Hospitals Expect Financial Fallout from ‘Fiscal Cliff’ Deal

By Jennifer Larson, contributor

January 11, 2013 - Hospitals are bracing for the fallout from a bill signed into law on Jan. 3 by President Barack Obama to ward off the threat of the so-called “fiscal cliff.”

As the end of 2012 approached, Congressional leaders spent weeks scrambling, arguing and making modifications before eventually coming to an agreement on the legislation. Among other things, the Taxpayer Relief Act of 2012 made permanent tax cuts for individuals earning less than $400,000 annually.

The law also included what’s commonly called the “doc fix;” that is, it delayed for at least a year a scheduled 27 percent pay cut to doctors who are Medicare providers, which was part of the Medicare Physician Fee Schedule Sustainable Growth Rate. But it came at the expense of hospitals.

“The future financial trajectory for the hospital industry is challenging,” said Bruce Spurlock, MD, CEO of the medical services consulting firm Cynosure Health Solutions.

HealthLeaders reported that the biggest hit for hospitals is the adjustment in the Inpatient Acute Care Hospital Documentation and Coding. This measure is estimated to save nearly $11 billion over the course of a decade, starting in 2014.

Rich Umbdenstock, president and CEO of the American Hospital Association, objected on behalf of his association, saying that the cuts would make it harder for hospitals to provide care.

“While fixing the physician payment formula is essential, it should not be done by jeopardizing hospitals’ ability to care for seniors and their communities. That’s why we are very disappointed at the approach taken in this measure,” he said in a statement. “Hospitals are working to provide high-quality, innovative and effective care to seniors in their communities. Additional payment reductions will make it harder for patients to access the care they need and depend on.”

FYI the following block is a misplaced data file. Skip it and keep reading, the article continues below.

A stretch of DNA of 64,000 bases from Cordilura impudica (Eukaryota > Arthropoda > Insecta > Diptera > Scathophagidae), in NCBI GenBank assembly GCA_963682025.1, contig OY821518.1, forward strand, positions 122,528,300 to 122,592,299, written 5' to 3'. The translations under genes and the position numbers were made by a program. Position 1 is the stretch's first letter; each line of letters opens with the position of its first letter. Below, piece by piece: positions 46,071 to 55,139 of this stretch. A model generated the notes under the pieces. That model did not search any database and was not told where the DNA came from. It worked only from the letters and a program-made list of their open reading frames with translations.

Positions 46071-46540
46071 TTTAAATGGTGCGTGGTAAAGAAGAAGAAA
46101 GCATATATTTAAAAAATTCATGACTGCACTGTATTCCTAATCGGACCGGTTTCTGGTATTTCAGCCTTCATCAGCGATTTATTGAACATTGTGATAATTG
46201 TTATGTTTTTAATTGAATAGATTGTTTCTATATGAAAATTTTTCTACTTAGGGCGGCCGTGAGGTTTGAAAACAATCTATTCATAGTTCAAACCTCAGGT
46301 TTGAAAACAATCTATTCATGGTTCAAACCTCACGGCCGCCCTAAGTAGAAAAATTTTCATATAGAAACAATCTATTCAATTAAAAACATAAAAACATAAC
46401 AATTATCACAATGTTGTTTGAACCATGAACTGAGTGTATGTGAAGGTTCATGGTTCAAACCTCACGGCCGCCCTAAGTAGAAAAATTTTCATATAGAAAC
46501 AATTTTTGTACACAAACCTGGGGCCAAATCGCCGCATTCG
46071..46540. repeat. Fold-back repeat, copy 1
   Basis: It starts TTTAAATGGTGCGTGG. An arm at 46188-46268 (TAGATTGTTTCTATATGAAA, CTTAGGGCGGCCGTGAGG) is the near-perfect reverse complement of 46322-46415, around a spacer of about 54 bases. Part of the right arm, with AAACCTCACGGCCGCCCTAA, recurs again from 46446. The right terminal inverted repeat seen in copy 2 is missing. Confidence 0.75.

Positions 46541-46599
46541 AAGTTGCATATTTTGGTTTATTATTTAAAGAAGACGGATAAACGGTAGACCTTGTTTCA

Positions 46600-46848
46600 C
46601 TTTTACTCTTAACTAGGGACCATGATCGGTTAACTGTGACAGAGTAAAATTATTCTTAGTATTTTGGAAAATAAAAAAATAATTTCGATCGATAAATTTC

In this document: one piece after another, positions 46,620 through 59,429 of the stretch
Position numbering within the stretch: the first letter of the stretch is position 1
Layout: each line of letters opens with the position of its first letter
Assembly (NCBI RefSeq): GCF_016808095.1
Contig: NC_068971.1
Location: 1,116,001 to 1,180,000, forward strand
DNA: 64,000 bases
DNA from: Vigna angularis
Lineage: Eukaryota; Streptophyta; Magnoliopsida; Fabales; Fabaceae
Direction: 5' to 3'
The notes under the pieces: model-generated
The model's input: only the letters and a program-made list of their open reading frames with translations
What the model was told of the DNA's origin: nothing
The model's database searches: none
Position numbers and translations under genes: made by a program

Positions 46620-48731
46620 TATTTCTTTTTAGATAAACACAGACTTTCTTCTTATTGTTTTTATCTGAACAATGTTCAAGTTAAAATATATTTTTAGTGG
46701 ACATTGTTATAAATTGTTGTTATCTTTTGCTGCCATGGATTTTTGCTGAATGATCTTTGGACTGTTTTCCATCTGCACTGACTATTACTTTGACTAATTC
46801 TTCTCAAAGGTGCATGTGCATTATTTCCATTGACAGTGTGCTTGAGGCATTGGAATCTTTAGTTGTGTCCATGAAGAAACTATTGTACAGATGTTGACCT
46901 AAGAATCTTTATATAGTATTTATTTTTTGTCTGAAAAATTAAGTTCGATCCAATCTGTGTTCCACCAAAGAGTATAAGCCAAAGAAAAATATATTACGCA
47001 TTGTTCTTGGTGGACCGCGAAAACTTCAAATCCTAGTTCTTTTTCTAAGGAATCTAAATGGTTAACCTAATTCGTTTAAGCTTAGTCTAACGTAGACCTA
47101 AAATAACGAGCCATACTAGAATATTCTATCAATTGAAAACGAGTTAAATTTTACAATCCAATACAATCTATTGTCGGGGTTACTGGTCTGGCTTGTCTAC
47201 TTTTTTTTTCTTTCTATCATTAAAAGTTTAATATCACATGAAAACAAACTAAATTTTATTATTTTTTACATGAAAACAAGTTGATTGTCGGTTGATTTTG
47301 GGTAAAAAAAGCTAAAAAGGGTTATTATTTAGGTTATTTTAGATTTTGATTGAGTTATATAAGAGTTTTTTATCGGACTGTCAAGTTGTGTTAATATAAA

The Federation of American Hospitals also expressed its disappointment that “scarce hospital finances would be used to offset the Medicare physician payment fix.”

Although many public hospitals have a larger share of Medicaid patients than Medicare patients, they will still be affected by the cuts. Beth Feldpush, Dr.PH, vice president for advocacy and policy for the National Association of Public Hospitals and Health Systems, noted that safety net hospitals tend to operate with much smaller margins--2 percent as compared to the national average of about 7 percent.

“A large cut to Medicare payments, even if it’s not the largest patient group, could really have a significant impact,” she said. “So we are concerned about those cuts and the impact it could have on our hospitals.”

Another area of concern, Feldpush said, is the fate of those hospitals that are located in states that don’t plan to expand Medicaid, per the Affordable Care Act. (The expansion, which will happen in 2014, would include individuals between the ages of 19 up to 65 with household incomes at or below 133% of the federal poverty level.) Disproportionate Share Hospital (DSH) payments were scheduled to decrease, under the ACA, based on the number of people who were expected to gain Medicaid coverage. But that equation gets thrown out of balance by states that opt out of expanding Medicaid availability. 

“They get a double whammy,” she said, referring to the combination of DSH cuts and Medicare doc fix cuts.

Hospitals may have to start considering how to accommodate the new cuts from the fiscal cliff law. Since labor is often the largest cost for hospitals, hospitals may begin looking at ways to reduce length of stay for patients so they can use less staff, said Spurlock. However, hospitals are also held liable for readmissions, even when other factors may play a role. It’s a complex issue, he noted.

Although the Taxpayer Relief Act of 2012 is now the law of the land, the fight over finances isn’t over yet.

Some are calling the fiscal cliff law a “stopgap measure” because there could be more cuts coming. The Taxpayer Relief Act also temporarily delayed the threat of sequestration for two more months, so lawmakers will have to confront what to do about the automatic series of deep spending cuts in just a few more weeks. The AHA has stated that it opposes further cuts because they could jeopardize patient care. And Spurlock noted that some hospitals may really struggle or even go under, if the sequestration cuts go into effect.

“It’s certainly a challenging time,” Feldpush said. “There’s a lot of uncertainty out there.”

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